I hope my program can help girls in college learn how to live healthy and happy lives while still going out and enjoying themselves. We go through a lot during those years and sometimes it’s hard to do all on our own, so why not build a system that helps guide you through?

And yes, it’s really okay if people don’t agree with your “healthy choices” or ask questions like “Oh my god, why aren’t you eating at 4 am with us?”

Just smile and say “I’m not hungry.”

Besides, we both know she’s not really hungry either.

Break the weight,

Ricki

Things have changed.

The last time I wrote about moving to colorado, I was sitting in a random coffee shop (now a staple in my weekly routine) and here I am now, sitting at Green Spaces, the co-working space that I build Break the weight out of.

I guess it’s fair to say that things have changed.  When I made the choice to move to Colorado it was because I knew in my heart that this was the place I needed to be in order to grow and move forward in the ways that I needed. 

I don’t know exactly why my heart has always been directed to this state, but a tiny part of me thinks it’s subconiously where I feel closest to my mother and also the place I get to have the most adventures.

I’m now entering month seven, and sometimes I still have to remind myself that I really am becoming the person I’ve always wanted to be. Because it’s easy to doubt ourselves out of becoming it.

I finally found my purpose in my work and it’s something I’ve been running away from and trying to find at the same.  Break the weight has turned into a program that can help individuals the way it has always helped me.

It’s weird to look back over the last year of my life because I can’t even recognize the person from 7 months ago. Nothing feels the same anymore (well expect, my cars a little messy). But, there’s this internal change happening and it’s allowing me to chase after my dreams.

And that’s exactly what I’m doing.

And that’s exactly what you should be doing.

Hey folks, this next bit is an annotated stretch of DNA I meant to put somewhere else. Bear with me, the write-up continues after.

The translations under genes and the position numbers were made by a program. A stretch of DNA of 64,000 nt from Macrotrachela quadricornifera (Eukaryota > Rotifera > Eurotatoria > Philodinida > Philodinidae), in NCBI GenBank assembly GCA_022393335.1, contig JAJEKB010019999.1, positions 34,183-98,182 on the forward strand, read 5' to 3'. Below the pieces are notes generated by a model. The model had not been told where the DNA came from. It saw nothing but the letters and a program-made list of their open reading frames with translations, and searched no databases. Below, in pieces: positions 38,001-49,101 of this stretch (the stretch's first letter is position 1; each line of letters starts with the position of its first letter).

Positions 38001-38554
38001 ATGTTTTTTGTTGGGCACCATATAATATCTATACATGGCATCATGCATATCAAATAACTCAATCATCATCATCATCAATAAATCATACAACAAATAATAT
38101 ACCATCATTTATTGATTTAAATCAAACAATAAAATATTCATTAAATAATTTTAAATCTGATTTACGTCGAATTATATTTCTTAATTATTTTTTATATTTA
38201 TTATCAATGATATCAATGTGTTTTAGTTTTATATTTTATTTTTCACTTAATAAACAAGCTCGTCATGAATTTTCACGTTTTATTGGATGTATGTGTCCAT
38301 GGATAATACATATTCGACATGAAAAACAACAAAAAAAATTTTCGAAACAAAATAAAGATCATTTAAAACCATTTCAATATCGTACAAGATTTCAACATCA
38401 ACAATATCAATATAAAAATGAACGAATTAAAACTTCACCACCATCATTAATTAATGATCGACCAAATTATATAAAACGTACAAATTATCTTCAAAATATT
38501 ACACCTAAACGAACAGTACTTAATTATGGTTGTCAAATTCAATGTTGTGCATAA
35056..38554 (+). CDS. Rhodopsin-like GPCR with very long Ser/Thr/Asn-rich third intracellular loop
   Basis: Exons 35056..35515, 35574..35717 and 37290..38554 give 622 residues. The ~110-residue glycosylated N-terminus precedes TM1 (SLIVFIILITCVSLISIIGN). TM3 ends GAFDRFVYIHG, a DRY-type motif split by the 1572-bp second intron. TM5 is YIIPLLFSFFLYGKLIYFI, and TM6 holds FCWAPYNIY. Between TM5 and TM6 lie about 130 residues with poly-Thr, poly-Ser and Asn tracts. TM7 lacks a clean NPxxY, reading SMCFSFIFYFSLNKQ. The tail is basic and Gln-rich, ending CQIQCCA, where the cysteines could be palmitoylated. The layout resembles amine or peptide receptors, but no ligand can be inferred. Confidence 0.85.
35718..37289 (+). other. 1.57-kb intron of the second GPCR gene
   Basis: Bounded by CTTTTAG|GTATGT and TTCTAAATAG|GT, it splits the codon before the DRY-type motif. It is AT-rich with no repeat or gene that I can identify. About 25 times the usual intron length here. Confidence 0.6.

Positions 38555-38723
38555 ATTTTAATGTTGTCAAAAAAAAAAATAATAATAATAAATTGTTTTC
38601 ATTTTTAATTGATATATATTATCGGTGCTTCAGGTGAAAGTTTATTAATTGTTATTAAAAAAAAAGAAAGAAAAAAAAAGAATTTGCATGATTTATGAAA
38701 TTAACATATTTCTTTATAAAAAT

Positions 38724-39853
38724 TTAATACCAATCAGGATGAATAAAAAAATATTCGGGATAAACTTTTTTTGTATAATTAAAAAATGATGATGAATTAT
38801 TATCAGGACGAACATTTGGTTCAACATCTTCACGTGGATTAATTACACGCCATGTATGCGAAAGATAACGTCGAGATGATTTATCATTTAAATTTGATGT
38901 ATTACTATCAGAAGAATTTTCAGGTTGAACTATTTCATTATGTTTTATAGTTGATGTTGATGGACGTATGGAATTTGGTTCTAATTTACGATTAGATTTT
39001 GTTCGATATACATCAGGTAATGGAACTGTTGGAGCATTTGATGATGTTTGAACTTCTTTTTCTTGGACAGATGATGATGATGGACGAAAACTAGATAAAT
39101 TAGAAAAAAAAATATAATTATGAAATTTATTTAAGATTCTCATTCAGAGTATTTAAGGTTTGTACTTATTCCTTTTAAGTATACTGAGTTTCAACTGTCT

Break the weight,

Ricki

Ice cream wins…again

As we begin the Sugarless 4 six challenge, I think it’s only fair that I share my own experience with trying to give up sugar.  Besides, honesty is always the best policy…right? (Say right).

Anyway, after being sugar free for 23 days, I  found myself standing in the line at my favorite ice cream shop. I guess “found” isn’t really the correct way to put it, because let’s be serious: I PUT myself in my favorite ice cream shop.

I knew exactly what I was doing. I knew that after 23 days of no sugar that I was about to break it. I knew how I would feel after, and I knew that by doing this, I would also have to tell my loyal sugar followers that the coach has officially fallen off.  And even with knowing all this information, I did it anyway.  

Was I being self destructive? Maybe a little. But what I realized the most was that I didn’t even want the ice cream and my cravings were stemming from something so much deeper. The ice cream wasn’t even that good and even though I knew that, I still in this messed up way, forced myself to eat it.

I went to bed that evening thinking about my actions and instead of feeling guilty about what I did, I knew I just needed to better understand it.

It really opened my eyes to my emotional connection with food and showed me that most of the time our emotions outweigh our will power. I spent the next few days paying closer attention to why I was eating and I woke up yesterday feeling determined and a little more ready.

Eating ice cream didn’t make me miss sugar more, it made me see how much sweeter I need to be to myself and that taking care of my body and mind is so important that I can’t allow anything to stand in my way.

Not even myself.

So remember, there’s always a choice. And sometimes we don’t always make the best ones, but even when you have fallen off the wagon and can’t believe you did what you just did, remember again: The next choice you make is another choice.

Choose differently.

Break the weight,

Ricki